Female sexual dysfunction is pretty common, but there are treatments to address the problems.
Many women have a common approach to their own sexual problems: They don’t talk about them, let alone seek help.
It makes Laurie Tompkins, MSN, sigh with frustration. “There are things that we just don’t discuss, and having sexual dysfunction is one of them,” Tompkins said.
Tompkins is an advanced practice registered nurse and Assistant Professor of Obstetrics and Gynecology with the Vanderbilt Center for Women’s Health. And she’s working to let women know that it is healthy to talk about their sexual health and any problems that they might be experiencing.
“It’s really important that women know that there are things that we can do for women’s sexual dysfunction,” Tompkins said. “I think a lot of women don’t even know that there are treatment options out there, and we do have good treatment options available.”
It might be a Southern thing, avoiding discussions about sex and sexual health. Or it might be a broader cultural thing.
After all, commercials for erectile dysfunction treatment for men air during prime-time television. But you don’t see commercials for treatment for women’s sexual dysfunction air during the 8 p.m. hour. And women don’t seem to bring up the topic of sexual pain or low libido during a book club meeting or coffee hour.
They may not realize it, but female sexual dysfunction is actually pretty common. Estimates vary, but some experts believe that about one third of women in the U.S. have a low libido (or sex drive). And the numbers may be even higher than that. Plus, that doesn’t even take into account other types of female sexual dysfunction, which include sexual arousal disorder, orgasmic disorder, and pain during sexual contact or stimulation.
“Any woman can be affected by it,” Tompkins said. “It can happen at various stages across the lifespan, too. It’s not uncommon for it to happen after you have a baby, for example.”
If you’re experiencing pain during sex or a lack of desire to have sex or other problems, it’s important to talk about it—to discuss the issue with your doctor or your nurse practitioner. The problem may be relatively simple, or it could be more complex. But these are real problems, Tompkins emphasized, and there are steps that you can take together to determine the cause and then potentially address the problem.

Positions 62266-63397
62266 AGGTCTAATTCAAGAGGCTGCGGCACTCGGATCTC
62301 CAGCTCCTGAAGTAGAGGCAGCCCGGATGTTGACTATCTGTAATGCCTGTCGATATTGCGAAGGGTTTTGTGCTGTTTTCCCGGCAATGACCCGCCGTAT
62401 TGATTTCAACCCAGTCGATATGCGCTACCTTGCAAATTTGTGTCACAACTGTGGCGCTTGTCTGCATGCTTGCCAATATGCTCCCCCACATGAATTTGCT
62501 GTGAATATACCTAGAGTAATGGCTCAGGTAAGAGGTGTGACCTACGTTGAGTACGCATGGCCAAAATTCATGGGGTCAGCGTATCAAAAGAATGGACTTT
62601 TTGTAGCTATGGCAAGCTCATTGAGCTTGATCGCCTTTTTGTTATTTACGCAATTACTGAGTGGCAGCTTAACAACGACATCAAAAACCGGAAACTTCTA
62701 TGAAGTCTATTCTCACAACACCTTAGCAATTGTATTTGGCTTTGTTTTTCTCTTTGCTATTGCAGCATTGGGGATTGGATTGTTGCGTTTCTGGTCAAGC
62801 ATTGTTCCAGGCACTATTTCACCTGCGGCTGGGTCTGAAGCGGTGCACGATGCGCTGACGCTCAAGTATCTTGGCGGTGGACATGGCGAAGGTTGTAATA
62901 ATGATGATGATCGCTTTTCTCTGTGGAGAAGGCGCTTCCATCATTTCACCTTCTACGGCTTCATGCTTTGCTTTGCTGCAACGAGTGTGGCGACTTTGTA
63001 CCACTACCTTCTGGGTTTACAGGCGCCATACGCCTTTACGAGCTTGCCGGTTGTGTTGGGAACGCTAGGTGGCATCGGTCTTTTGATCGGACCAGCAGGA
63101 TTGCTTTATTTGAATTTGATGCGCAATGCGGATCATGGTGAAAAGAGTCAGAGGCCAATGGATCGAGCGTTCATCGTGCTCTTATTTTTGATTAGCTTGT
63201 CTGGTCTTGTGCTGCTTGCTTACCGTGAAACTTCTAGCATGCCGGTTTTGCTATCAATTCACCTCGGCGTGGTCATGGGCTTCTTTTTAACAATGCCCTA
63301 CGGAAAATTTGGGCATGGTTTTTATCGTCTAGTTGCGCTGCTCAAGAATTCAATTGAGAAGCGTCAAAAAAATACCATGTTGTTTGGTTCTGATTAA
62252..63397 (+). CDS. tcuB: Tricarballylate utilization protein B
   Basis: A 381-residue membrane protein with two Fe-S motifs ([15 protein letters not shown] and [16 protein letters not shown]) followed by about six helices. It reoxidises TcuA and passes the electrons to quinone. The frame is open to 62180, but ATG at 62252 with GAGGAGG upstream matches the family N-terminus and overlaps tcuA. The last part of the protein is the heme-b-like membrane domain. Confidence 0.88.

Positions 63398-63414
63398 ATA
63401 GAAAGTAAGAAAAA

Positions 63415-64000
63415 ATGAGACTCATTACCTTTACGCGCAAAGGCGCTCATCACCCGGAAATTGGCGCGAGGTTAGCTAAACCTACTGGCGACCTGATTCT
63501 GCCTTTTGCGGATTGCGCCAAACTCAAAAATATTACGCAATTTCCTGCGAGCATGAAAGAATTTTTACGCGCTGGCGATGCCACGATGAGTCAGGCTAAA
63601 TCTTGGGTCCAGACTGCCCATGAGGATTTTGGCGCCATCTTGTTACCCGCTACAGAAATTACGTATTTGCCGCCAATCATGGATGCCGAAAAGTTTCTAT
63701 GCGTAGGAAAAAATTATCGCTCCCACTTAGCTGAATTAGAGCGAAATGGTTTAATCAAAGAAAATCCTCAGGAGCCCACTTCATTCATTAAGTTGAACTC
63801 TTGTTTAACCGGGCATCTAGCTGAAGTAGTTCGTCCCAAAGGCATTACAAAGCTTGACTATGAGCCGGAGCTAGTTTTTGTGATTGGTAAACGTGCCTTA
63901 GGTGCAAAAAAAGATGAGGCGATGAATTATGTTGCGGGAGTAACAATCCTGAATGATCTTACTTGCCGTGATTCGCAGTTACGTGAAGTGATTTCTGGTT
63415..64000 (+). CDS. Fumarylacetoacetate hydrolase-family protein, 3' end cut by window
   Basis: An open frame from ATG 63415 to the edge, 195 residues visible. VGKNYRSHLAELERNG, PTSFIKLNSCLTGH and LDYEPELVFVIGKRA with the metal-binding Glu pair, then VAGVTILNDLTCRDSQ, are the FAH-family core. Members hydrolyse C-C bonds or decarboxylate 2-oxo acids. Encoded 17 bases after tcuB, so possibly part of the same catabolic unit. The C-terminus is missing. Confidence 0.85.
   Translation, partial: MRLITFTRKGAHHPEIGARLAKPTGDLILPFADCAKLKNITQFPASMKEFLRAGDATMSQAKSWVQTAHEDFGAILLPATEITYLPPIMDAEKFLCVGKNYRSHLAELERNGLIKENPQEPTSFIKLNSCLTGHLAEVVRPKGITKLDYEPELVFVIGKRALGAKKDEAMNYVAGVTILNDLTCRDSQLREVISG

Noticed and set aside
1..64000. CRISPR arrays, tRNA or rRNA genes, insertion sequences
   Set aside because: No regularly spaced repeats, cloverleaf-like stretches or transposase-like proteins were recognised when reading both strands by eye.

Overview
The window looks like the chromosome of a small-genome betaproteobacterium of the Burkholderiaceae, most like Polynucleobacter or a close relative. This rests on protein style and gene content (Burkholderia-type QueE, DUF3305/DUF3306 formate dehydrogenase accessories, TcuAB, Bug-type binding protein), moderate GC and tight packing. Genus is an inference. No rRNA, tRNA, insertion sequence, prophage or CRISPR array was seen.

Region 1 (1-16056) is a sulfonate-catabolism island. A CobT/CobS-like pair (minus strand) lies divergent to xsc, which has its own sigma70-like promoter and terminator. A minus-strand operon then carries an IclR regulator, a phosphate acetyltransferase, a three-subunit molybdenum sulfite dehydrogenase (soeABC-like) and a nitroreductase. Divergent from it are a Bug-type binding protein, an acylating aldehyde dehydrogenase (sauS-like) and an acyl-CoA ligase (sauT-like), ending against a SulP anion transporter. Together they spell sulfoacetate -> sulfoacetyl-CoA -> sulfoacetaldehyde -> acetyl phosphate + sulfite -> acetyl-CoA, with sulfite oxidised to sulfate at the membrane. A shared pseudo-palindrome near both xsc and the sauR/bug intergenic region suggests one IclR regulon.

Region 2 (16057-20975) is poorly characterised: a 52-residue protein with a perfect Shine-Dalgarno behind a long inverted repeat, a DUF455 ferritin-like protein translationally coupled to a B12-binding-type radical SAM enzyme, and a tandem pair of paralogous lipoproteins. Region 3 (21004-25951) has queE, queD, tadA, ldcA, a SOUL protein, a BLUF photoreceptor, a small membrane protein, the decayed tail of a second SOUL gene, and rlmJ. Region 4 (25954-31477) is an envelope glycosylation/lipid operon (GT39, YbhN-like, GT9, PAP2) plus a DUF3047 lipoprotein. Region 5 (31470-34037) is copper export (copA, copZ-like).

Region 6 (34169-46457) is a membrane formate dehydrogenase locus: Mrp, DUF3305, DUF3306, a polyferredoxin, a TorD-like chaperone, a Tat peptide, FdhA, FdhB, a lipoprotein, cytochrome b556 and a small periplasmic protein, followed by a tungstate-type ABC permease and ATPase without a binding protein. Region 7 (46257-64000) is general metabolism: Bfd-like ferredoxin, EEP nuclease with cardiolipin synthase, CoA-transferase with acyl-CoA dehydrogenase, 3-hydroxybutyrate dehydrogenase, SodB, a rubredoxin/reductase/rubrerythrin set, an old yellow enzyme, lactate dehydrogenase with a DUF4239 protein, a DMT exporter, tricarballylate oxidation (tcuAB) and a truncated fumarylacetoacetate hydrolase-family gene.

Causes of female sexual dysfunction
There are three main female sexual dysfunction causes, according to the Hormone Health Network:
- Physical causes, which can include health problems like heart disease or diabetes, endometriosis or other gynecological problems, nerve damage, or side effects from medications such as antidepressants, oral contraceptives or blood pressure treatments;
- Hormonal causes, which may include a drop in estrogen or a drop in testosterone;
- Psychological/emotional causes, which may include stress, anxiety, relationship problems, depression, or religious or cultural beliefs about sex.
And for many women, their issue may have multiple factors at work. That can make treatment more challenging, but again, Tompkins said, treatment for female sexual dysfunction is available and worth trying.
“Don’t quit before you try some interventions,” said Tompkins. “Don’t give up.”
Female sexual dysfunction treatment options
Possible treatment options for female sexual dysfunction can include counseling or cognitive behavioral therapy; lifestyle changes such as weight loss or smoking cessation; prescription estrogen treatment; vaginal moisturizers and lubricants; short-term testosterone therapy; and a prescription device called Eros that increase blood flow to the genitals. There’s also a drug called Addyi that is specifically approved by the U.S. Food and Drug Administration for low sexual desire in women. And in some cases, treatment may be as simple as switching from a medication with sexual side effects to one that won’t put a damper on your sexual desire or response.
Your sexual health is an important part of your overall health and well-being, Tompkins said, so don’t brush it off.
“If you don’t talk about it, and your provider doesn’t ask, you could go for years with something that could be treated,” said Tompkins. “And it can affect the quality of your whole life.”